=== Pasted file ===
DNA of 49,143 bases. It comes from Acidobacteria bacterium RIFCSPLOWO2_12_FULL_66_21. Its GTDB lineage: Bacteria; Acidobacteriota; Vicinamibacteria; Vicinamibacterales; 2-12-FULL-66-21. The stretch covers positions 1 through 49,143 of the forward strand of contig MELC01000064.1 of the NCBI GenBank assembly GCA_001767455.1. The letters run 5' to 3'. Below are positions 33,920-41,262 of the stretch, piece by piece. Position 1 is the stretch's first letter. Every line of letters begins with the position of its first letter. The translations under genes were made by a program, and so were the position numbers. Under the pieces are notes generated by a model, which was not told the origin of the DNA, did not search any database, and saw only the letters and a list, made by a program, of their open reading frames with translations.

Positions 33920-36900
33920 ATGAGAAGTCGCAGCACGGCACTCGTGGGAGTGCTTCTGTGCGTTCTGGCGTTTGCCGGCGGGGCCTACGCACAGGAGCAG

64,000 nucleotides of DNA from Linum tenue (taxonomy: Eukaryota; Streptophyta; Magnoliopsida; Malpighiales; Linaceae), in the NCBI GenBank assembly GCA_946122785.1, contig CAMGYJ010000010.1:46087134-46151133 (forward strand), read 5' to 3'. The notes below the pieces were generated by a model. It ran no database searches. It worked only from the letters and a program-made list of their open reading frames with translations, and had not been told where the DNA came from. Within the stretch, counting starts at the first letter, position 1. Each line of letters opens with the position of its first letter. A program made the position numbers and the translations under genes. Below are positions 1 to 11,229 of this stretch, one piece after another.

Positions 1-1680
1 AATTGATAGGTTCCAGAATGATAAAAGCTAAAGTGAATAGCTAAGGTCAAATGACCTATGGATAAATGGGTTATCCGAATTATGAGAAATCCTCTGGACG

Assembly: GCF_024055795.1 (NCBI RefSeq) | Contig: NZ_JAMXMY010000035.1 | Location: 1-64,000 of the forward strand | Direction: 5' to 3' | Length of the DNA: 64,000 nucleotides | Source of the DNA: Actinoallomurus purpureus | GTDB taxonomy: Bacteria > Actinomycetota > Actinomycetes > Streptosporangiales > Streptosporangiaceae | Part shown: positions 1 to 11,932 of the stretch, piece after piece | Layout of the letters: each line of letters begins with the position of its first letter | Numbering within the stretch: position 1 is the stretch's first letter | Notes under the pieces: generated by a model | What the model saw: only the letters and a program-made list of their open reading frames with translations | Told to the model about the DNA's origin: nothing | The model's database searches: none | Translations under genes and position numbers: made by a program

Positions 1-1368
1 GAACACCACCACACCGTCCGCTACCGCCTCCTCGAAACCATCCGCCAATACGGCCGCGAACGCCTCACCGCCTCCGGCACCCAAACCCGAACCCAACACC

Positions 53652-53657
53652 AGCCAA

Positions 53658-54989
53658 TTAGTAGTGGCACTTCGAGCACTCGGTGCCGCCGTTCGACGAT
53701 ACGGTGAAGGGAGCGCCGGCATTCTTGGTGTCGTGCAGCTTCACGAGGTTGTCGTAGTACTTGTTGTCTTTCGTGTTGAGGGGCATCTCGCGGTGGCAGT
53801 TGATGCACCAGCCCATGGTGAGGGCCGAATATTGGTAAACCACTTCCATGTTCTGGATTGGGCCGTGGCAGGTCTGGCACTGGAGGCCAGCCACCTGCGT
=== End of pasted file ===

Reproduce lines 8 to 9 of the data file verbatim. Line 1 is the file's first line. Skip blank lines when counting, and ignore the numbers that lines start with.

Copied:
Positions 1-1368
1 GAACACCACCACACCGTCCGCTACCGCCTCCTCGAAACCATCCGCCAATACGGCCGCGAACGCCTCACCGCCTCCGGCACCCAAACCCGAACCCAACACC